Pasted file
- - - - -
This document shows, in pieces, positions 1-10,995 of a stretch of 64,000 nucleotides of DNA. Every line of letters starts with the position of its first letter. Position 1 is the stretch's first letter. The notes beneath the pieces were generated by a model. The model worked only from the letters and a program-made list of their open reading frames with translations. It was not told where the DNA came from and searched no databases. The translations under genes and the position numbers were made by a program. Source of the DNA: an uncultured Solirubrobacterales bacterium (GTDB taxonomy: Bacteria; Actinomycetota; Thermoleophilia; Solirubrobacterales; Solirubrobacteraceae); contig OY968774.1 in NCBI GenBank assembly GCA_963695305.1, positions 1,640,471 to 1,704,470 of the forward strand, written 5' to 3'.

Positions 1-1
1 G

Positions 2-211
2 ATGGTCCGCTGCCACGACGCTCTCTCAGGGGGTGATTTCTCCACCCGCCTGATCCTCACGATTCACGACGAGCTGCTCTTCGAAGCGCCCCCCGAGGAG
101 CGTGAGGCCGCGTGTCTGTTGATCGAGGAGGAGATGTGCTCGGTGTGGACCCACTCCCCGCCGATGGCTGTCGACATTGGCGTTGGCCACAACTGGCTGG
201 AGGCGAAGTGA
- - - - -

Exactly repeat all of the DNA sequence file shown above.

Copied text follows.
This document shows, in pieces, positions 1-10,995 of a stretch of 64,000 nucleotides of DNA. Every line of letters starts with the position of its first letter. Position 1 is the stretch's first letter. The notes beneath the pieces were generated by a model. The model worked only from the letters and a program-made list of their open reading frames with translations. It was not told where the DNA came from and searched no databases. The translations under genes and the position numbers were made by a program. Source of the DNA: an uncultured Solirubrobacterales bacterium (GTDB taxonomy: Bacteria; Actinomycetota; Thermoleophilia; Solirubrobacterales; Solirubrobacteraceae); contig OY968774.1 in NCBI GenBank assembly GCA_963695305.1, positions 1,640,471 to 1,704,470 of the forward strand, written 5' to 3'.

Positions 1-1
1 G

Positions 2-211
2 ATGGTCCGCTGCCACGACGCTCTCTCAGGGGGTGATTTCTCCACCCGCCTGATCCTCACGATTCACGACGAGCTGCTCTTCGAAGCGCCCCCCGAGGAG
101 CGTGAGGCCGCGTGTCTGTTGATCGAGGAGGAGATGTGCTCGGTGTGGACCCACTCCCCGCCGATGGCTGTCGACATTGGCGTTGGCCACAACTGGCTGG
201 AGGCGAAGTGA